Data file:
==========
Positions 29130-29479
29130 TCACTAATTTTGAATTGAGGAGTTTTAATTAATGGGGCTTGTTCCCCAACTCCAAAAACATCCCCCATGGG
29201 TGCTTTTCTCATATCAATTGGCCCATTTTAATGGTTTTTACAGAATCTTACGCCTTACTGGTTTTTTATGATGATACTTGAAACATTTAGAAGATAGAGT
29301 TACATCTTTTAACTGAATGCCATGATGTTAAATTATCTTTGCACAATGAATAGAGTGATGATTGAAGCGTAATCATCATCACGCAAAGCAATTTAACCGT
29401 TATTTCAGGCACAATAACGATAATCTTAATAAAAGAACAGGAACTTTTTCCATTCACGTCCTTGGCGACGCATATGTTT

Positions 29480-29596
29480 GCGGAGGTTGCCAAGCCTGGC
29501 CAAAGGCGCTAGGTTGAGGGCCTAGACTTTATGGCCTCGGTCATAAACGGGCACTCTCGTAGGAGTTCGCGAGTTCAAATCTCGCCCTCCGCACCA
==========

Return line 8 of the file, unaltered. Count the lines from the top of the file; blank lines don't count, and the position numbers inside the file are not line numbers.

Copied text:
29501 CAAAGGCGCTAGGTTGAGGGCCTAGACTTTATGGCCTCGGTCATAAACGGGCACTCTCGTAGGAGTTCGCGAGTTCAAATCTCGCCCTCCGCACCA